For nearly 22 years, I’ve had the privilege of being called Dad and just a few days ago, my third (of four) child graduated from high school.
As a young dad, I was told, the time will fly by and it is true. I can vividly remember like it was yesterday coming home from the hospital holding each of my children like a football in one arm and now, my wife and I are very close to becoming empty nesters.
My responsibilities as a dad will never end in the years to come, but certainly having them under my roof 24/7 is coming to a screeching halt.
My 20-plus years as a dad has been a life changing experience. There are countless lessons and memories, some of which I will cherish forever and others I would like to forget. I have made my share of mistakes, and I have succeeded from time to time as well.
A wise person once stated, you can learn a lot by looking. From my perspective looking back, here is my top 10 recommendation list for dads:
#10 Laugh Frequently: Life is too short to be so serious. Create memorable moments by initiating laughter in your home. Laughter and a joyful heart is good medicine for the soul (Proverbs 17:22). As I look through old photo albums and homemade videos, I’m reminded of many humorous events over the last 20 years. As a dad, set the atmosphere and mood of your home where laughter is welcome. Let me encourage you to look for opportunities to laugh at yourself and with your family.
#9 Connect With Others: People were never meant to walk solo in this life. My wife and I worked hard in our home stressing that family relationships were priority so our kids grew up knowing we had an expectation they would be each other’s best friend. We also recognized the importance of them connecting with adults as well as kids their own age. There are several families who became surrogate parents to our kids and we did the same for their children. These relationships shaped and strengthened our kids. I’m grateful for the power of relationships.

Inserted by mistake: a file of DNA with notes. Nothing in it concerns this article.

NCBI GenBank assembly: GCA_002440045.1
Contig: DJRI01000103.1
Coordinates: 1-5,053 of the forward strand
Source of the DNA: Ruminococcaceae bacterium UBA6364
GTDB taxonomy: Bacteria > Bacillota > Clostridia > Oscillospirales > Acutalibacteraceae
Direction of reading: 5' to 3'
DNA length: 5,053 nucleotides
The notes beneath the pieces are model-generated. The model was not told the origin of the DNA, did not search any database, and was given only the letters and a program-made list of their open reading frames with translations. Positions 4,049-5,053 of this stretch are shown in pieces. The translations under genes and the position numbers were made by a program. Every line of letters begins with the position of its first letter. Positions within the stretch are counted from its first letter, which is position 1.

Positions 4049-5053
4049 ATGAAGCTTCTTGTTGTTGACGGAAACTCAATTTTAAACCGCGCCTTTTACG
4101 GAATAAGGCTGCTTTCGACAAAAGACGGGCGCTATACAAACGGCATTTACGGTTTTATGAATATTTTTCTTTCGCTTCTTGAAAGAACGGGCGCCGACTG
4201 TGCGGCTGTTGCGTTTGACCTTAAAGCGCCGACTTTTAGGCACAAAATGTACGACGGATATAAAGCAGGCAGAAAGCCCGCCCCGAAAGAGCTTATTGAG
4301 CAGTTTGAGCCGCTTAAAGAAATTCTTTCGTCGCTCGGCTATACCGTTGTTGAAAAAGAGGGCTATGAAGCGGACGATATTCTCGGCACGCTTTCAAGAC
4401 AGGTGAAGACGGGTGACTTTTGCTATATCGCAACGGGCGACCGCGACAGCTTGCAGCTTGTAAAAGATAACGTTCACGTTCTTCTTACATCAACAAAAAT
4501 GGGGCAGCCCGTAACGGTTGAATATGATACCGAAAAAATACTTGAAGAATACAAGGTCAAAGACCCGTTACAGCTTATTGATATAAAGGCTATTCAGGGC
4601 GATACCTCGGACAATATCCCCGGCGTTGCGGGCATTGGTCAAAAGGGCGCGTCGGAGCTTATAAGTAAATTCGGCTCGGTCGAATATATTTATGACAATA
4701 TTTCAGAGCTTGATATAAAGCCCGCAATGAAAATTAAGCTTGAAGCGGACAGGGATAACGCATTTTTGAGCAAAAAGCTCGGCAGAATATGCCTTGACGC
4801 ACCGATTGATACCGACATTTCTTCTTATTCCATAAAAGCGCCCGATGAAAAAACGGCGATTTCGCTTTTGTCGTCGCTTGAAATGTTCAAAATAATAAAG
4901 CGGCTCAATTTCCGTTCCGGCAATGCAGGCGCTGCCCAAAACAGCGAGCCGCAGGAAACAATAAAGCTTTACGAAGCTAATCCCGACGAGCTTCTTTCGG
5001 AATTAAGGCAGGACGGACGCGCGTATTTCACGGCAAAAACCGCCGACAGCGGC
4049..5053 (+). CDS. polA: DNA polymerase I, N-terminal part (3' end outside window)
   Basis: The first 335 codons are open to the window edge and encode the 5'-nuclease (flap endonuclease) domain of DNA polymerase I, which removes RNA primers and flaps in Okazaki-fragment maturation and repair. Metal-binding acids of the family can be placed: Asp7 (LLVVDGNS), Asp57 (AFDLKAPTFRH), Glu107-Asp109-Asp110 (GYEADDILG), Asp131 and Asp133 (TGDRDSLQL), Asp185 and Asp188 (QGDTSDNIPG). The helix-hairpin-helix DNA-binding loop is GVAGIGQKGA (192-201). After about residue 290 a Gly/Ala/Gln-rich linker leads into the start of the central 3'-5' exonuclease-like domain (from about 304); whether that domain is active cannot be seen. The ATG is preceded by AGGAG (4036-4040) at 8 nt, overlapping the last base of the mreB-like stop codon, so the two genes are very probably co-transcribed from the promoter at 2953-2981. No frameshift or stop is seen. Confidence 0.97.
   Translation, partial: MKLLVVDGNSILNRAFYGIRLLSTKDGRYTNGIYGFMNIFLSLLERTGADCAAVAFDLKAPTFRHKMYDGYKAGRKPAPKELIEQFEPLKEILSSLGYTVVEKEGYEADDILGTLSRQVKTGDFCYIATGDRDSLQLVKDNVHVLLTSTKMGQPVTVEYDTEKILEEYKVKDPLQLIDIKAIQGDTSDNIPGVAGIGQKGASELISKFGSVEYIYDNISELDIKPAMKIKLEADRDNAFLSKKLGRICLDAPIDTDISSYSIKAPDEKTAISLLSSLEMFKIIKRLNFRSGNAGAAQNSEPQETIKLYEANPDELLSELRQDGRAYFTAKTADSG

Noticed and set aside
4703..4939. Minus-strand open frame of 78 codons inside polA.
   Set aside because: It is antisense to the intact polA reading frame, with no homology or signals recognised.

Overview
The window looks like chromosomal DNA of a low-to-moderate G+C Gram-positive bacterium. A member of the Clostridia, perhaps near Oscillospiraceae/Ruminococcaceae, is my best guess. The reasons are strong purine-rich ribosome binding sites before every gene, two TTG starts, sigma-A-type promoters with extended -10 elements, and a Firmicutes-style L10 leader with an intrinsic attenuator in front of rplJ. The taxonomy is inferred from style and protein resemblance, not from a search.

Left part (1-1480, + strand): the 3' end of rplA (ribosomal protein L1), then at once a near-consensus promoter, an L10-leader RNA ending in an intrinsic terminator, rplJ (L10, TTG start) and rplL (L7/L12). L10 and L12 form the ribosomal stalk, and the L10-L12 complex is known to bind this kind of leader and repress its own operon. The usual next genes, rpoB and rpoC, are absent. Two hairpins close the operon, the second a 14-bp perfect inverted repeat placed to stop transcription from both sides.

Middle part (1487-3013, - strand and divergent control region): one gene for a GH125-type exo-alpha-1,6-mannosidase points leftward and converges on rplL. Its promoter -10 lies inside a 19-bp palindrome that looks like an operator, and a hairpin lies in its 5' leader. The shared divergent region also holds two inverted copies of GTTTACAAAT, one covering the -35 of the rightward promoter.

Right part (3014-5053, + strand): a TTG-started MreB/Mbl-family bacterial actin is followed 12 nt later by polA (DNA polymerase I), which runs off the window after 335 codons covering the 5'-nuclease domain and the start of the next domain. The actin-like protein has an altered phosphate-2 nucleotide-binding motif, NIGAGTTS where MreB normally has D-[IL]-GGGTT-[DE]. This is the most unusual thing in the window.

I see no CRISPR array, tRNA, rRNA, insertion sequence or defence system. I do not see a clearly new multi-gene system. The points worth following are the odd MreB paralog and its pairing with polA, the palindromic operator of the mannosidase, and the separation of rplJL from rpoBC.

#8 Continue to Romance Your Wife: Too often, shortly after being married and having kids, many men stop pursuing their wife romantically. One of the greatest gifts you can give your children is for them to see you loving and romancing your wife deeply. While this will take work and effort, it will be well worth it. Children flourish and grow when they see mom and dad caring for each other. It is very tough on children to see their parents bickering, arguing and fighting. At the end of the day, they need to know you and mom are committed to one another both in words and deeds.
#7 Take Advantage of Teachable Moments: Pretty much every day there are multiple opportunities to teach and train your kids. One of my dear friends told me every time he gets into the car with one of his kids, he keeps his eyes and ears open seeking a way to share an important life lesson. While it may take some work, you can draw upon both positive and negative experiences to speak life into your kids. Let me encourage you to even discuss difficult and messy situations with them because the learning opportunities are great.